The Pink Shirt, Part 4

Finally, my Pink Shirt is complete!  Actually, it’s been done for over a week now, but I finally got around to photographing it for the blog.

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I’m really thrilled with the way this project turned out.  In a way, it’s a bit of an anti-climax because the Chevron Shirt was more creative design-wise than this shirt, which was largely inspired by a design I saw elsewhere.

That doesn’t take anything away from this project, though.  The pink fabric I obtained from Britex Fabrics really makes this shirt.  It has just the right amount of saturation, and the pink is more of a bluish undertone than a warmer, peach undertone. But the fabric also has a radiance to it in person that almost makes the shirt seem to glow.

I’ve received several comments this pink looks good on me.  I love the way it looks.

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Here’s some closeups of the shirt.  I have given my dress form square shoulders by placing some shoulder pads inside an undershirt, placed over the dress form.  That makes a big improvement in the way my shirts fit on the form.

Front

The shirt uses the mother-of-pearl buttons I received as a gift from my friend Linda.  I mentioned them in the first post in this series.

The accent-colored front band was a bit of a struggle.  I had to rip the seam and start over at least twice – the first time for a wonky seam, and the second time because I realized the sew-in interfacing was just too heavy for the front band.  I switched to an ultra-light fusible, on one of the facing folds, which gave me the amount of body I wanted.

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Back

The back of the shirt is the same as in prior projects in this series.  I had considered reworking the pattern to use knife pleats instead of the box pleat, at the suggestion of reader Veronik:

As for the back, have you tried side pleats instead of the center back pleat? I recently drafted a shirt with those, because they don’t add any width at the waist. I slashed from the top to the waist and squared to the side, before pivoting the amount of pleat take up. It worked well for the shirt I made.

I had actually tried this idea out on the paper copy of the pattern, slashing and pivoting.  What I realized was that the alteration made the side seam about 5/8 inch shorter, and that I would have to true that with the side seam on the front piece.  Rather than solve that problem, I opted for instant gratification and went with the pattern I knew rather than edit the pattern one more time.  I do plan to give this a go on a future shirt making project, just not this one.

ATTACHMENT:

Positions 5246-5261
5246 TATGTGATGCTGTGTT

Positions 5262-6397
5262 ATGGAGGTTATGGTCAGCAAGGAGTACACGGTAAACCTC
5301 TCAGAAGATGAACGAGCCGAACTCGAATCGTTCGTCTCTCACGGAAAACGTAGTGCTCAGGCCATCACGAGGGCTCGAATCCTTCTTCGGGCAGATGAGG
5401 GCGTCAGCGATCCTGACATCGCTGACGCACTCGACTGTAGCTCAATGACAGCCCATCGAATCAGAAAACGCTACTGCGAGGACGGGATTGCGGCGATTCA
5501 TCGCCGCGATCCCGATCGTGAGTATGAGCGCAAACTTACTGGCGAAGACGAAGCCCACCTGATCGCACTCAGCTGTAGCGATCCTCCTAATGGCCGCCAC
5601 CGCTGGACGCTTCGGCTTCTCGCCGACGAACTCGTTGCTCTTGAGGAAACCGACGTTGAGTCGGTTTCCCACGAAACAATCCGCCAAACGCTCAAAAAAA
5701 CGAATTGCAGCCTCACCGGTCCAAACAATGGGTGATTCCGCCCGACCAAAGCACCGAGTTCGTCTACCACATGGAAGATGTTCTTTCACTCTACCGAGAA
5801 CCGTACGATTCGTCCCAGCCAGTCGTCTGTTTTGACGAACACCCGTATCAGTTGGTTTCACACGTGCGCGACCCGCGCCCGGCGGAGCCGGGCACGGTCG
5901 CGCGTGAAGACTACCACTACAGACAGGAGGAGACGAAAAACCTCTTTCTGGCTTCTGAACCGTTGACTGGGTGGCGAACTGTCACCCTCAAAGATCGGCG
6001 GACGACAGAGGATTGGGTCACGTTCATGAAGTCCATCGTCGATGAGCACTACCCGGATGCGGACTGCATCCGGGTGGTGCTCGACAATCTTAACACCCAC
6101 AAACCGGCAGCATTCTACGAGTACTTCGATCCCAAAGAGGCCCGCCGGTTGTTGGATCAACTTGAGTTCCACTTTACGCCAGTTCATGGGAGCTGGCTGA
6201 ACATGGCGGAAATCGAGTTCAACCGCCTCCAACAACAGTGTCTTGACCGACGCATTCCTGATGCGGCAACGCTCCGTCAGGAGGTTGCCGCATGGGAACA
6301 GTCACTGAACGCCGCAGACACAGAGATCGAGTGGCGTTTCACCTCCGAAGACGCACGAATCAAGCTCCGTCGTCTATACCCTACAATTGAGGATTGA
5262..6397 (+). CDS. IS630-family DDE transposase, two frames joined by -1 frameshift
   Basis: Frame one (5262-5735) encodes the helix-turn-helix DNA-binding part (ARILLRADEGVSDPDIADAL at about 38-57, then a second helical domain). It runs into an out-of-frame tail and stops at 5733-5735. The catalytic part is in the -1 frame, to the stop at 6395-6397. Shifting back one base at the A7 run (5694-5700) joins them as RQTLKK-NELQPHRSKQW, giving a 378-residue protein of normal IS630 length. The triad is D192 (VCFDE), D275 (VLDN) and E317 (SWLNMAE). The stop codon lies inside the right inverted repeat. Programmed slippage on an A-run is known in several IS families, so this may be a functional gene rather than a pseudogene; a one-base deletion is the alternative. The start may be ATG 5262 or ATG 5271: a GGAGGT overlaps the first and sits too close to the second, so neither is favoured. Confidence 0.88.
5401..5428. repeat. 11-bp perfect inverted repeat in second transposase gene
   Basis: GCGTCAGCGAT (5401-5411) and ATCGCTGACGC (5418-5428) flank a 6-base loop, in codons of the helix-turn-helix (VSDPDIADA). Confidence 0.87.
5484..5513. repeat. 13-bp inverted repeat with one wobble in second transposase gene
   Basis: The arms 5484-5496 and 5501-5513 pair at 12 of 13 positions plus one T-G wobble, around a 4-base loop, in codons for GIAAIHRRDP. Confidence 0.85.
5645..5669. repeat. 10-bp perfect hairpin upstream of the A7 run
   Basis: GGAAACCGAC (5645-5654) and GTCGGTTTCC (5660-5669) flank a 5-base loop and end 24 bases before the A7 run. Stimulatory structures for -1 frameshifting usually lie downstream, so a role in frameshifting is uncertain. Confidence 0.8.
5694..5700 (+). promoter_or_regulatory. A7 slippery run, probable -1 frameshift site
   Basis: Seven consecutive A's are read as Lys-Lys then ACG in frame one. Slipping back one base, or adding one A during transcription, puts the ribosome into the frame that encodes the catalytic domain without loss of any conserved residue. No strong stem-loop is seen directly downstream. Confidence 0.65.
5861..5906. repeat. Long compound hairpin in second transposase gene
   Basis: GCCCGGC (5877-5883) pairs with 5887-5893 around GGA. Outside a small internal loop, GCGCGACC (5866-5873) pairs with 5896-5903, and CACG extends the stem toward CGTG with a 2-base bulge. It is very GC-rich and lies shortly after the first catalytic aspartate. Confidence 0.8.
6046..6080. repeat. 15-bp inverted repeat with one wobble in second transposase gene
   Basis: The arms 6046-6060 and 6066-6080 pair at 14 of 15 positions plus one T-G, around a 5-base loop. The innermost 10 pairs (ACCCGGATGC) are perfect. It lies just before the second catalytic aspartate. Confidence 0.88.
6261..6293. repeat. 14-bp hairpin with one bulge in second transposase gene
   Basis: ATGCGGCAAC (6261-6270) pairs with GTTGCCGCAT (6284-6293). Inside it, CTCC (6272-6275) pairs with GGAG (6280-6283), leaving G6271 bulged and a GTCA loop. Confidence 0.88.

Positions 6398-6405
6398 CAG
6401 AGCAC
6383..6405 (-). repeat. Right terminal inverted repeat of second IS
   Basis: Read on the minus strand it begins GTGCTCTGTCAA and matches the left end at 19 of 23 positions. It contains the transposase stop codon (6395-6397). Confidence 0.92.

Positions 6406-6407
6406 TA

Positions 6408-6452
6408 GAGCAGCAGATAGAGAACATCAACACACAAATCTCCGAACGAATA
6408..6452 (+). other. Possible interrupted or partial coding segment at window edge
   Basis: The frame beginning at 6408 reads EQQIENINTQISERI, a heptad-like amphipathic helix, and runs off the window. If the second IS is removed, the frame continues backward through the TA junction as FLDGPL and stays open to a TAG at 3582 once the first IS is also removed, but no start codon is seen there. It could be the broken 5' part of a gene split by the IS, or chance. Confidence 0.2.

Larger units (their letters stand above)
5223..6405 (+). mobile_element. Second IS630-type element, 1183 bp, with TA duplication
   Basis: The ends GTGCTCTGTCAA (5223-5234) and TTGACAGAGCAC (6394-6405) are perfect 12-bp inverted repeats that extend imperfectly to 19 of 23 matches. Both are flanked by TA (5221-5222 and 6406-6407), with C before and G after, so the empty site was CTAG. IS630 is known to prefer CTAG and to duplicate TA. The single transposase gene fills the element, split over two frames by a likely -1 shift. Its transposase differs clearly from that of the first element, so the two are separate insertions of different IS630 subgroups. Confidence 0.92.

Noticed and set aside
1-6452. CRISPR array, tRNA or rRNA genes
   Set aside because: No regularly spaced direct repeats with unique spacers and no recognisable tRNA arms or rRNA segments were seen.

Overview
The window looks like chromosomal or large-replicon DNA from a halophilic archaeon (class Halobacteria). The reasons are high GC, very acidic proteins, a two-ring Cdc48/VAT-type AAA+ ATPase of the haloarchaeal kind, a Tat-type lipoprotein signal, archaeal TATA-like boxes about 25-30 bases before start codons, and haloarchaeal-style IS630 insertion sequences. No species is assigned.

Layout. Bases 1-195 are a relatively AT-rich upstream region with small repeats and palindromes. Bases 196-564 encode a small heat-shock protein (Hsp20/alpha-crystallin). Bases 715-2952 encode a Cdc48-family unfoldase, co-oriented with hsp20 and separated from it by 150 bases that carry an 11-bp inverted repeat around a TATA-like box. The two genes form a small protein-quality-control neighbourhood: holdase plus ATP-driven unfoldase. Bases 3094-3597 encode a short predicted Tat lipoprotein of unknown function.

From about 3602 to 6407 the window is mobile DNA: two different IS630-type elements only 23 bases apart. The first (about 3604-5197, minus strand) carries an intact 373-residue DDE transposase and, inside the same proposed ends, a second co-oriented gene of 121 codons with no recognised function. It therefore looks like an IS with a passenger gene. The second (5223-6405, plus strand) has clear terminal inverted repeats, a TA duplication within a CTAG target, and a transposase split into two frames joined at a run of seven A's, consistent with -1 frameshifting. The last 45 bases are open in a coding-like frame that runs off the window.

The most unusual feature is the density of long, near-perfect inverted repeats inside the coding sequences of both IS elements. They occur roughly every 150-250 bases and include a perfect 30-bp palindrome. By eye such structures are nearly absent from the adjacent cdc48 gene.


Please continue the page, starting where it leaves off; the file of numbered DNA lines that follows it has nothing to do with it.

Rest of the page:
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Collar

I’m pleased with the look of the two-tone collar.

I do have a small issue when I button the collar; the collar blades overlap each other a short amount.  I think the button is placed a little too far inward on the collar stand, but I haven’t tried it yet with a tie to see if that covers up the issue, or if I need to relocate the button.

I’m only ever going to button the collar if I’m wearing it with a tie anyway. Wearing the collar open accentuates the “peek-a-boo” effect from the accent fabric.

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Cuffs

The cuffs have an accent placket underlap, and accent on the inside of the cuff.  I obtained some smaller mother-of-pearl buttons from Wawak for the sleeve placket.

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Next Time

This project wraps up my summer sewing projects.  For the first time ever, I’m in sync with the seasons.  I’m moving into autumn with two new projects I have in the works now; more on them soon.

11 thoughts on “The Pink Shirt, Part 4

  1. Testosterone

    Impressed with your effort overall, and delighted with the use of Mother of Pearl (buttons get short-shrift in my opinion; your choice of Linda as a friend is a testament to your good taste in the company you keep).

    The “peek-a-boo” element is what more menswear needs (details, details, details!). The silent pleasure of linings and such have not been evenly distributed on a gender basis. Obviously your efforts are easily seen by watchful strangers as well as who ever does the laundry in your residence., but it also kicks open “the door of possibilities for menswear”, a little wider.

    Enjoyed your “summer series”, and looking forward to your “steamed apple cider with a cinnamon stick” efforts.

    Reply
  2. Mouse

    I love it!! The shirt looks very professional and I agree re. the color: just the right amount of blue so that it brings out the natural pink in your skin but not too much. Great job on the contrasting details, especially the sleeve plackets.

    The fabric looks semi-sheer and I wonder what it would look like w/out an undershirt. How does the white t-shirt affect the color? I have to pay an online visit to Britex for some of that.

    Excellent work and I hope to see much more.

    Reply
  3. Sandra

    You do lovely work. I am impressed. And jealous. I love what you did with the two tones, but mostly I love reading about how you progressed. I am a learning a lot. Not that I’ll ever be able to sew…

    Reply
  4. Tegan

    That shirt fits you really naturally. You’ve done an excellent job tweaking the fit. And your very professional looking sewing job makes this an amazing shirt. Congrats!

    Reply
  5. Mouse

    Just thought I’d add that yesterday I bought some pink lightweight poplin for a casual shirt; you’re not simply a fellow aspiring tailor, you’re a muse.

    Reply
    1. mportuesisf Post author

      I’m thrilled to hear that I can inspire others! Hoping your pink poplin shirt is a knockout.

      Reply

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